You have to pre-published the law in case it’s kind of shady. You call it a sunset law, which means that it can be cut back at any time possible. You’ve got a series of mechanisms. We don’t have that, what we call democracy in Latin America is electing the president. Once he’s in power or she’s in power, she’s a dictator because none of the things that allow the control of the electorate are in place. You can, what do you call them? Revoke. There are no Schwarzenegger and you don’t like the way somebody’s governing California. You hold an election. Again, you’ve got all the mechanisms to hold people accountable. None of those things which you also helped installed in other countries exist in our countries today. The result is that democracy is not considered, I would say by the majority of people, the main problem, the tendency in Latin America is to go the quick route or the messianic route, somebody that’s going to get this straight.

We once even did a study to humiliate the Peruvian status quo that if you were part of a Chinese, Soviet, your day-to-day, possibility of getting with your complaint to the top was much greater than we had in our democracies. We elect our dictator if you want to, but afterwards we can’t control them. So, all of those different mechanisms, and what’s difficult about it, of course, Andrew, is that it’s not the same in every country. The Swiss have another way of controlling power, I should say creating democracy. They have seven presidents, not one, right? They have other ways of holding referendums. Latest one, I’ve been throughout Switzerland. Sometimes it’s absurd, like when the farmers managed to put tooth referendum, do cows and bulls in the country shave their corn or not? Because they have to, because supposedly they would not be so aggressive, but it’s affecting our milk.

If you get the popular opinion in everything you do, you get into the nitty gritty detail. We do not. Democracy isn’t only about elections. Elections are not even the beginning of democracy. For me, the idea of property rights and an economy working is the starting point. I never thought I would come to that conclusion, but I’m coming to it as you talk because for people to really be interested in the nitty gritty of what’s behind a good law, what’s behind, or the importance of a government that listens to me, it’s got to matter to me. It’s got to matter. And while you have an informal economy that is not plugged in to Wall Street, I don’t care what happens in Wall Street because it doesn’t concern me, it doesn’t touch me. It should, but it doesn’t. So, I think that really a great source to democracy CIPE, John Locke and Benjamin Franklin and Hamilton and all that was the fact that you needed a democracy. I mean, otherwise, the country would be run over by the Billy the Kids of the world and all your unsavory types that came with before and after the Civil War. You’ve got to need democracy. It’s not just something you hold in your heart.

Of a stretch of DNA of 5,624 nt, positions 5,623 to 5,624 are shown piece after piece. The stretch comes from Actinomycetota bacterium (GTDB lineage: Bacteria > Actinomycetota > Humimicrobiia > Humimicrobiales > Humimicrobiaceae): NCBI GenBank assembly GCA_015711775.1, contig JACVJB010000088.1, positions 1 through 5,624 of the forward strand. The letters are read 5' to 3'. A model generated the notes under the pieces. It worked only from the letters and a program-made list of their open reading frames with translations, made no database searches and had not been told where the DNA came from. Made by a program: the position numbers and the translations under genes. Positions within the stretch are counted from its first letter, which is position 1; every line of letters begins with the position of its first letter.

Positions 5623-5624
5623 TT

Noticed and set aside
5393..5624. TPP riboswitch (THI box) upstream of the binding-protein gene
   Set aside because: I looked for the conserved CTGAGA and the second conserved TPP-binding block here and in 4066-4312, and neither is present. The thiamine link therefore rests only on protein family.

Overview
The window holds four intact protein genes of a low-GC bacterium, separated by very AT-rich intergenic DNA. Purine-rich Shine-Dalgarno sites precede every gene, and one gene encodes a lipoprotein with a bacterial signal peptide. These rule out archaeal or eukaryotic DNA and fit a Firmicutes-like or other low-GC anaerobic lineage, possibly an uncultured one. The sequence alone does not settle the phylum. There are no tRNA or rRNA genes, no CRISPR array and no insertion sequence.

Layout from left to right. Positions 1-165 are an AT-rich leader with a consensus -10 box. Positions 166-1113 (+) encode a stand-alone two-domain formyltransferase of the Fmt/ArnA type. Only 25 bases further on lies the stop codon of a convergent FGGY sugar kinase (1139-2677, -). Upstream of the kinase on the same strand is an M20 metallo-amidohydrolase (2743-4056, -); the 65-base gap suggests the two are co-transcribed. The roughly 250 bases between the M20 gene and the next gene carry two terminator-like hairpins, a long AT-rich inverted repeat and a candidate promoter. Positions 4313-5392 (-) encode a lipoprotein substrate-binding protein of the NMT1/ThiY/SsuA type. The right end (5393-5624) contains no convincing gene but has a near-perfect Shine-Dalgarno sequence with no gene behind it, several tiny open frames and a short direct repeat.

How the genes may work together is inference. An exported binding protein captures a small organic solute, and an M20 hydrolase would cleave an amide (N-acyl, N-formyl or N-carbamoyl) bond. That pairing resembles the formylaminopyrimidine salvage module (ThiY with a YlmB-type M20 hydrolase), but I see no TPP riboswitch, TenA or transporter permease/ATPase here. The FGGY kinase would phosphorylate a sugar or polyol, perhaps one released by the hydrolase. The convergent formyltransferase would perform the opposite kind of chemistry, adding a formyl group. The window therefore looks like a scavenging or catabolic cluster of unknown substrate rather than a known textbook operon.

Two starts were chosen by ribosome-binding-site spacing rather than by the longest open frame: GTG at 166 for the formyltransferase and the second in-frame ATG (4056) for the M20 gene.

Andrew Wilson (45:32):

That’s interesting because of the idea that you need democracy. I remember speaking to colleagues in India once, trying to understand why India, with all these different ethnic groups and religious groups. How did it manage to sustain democracy? And the point was made to me because without it, we can’t function that There’s just too many groups, too many interests. It’s the only thing that can possibly mediate in a vast country like India. Hernando, I’m going to thank you now for sort of taking us full circle democracies in both our names. We’re both institutions that are passionate about markets and property rights and the role of the individual in society. Thank you for taking us back in time, but also offering us some real practical solutions to some of the biggest challenges both United States is facing. I think many emerging markets or countries of the South are finding themselves in the middle of. And that’s sort of this global competition over economic and value systems that we find ourselves in. And I do nothing but wish you the best in your latest efforts and hope that we can find ways to complement each other moving forward.

Hernando De Soto (46:40):

Thank you very much, Andrew. First of all, great to see you again. Great to be in touch with CIPE. It’s a little bit like coming out of the orphanage and finding your mother.

Andrew Wilson (46:50):

Thank you very much. And thank you for joining us today for this episode of CIPE at 40. If you found this podcast interesting, please visit for more information about our programs and share this podcast with others.

Published Date: January 11, 2024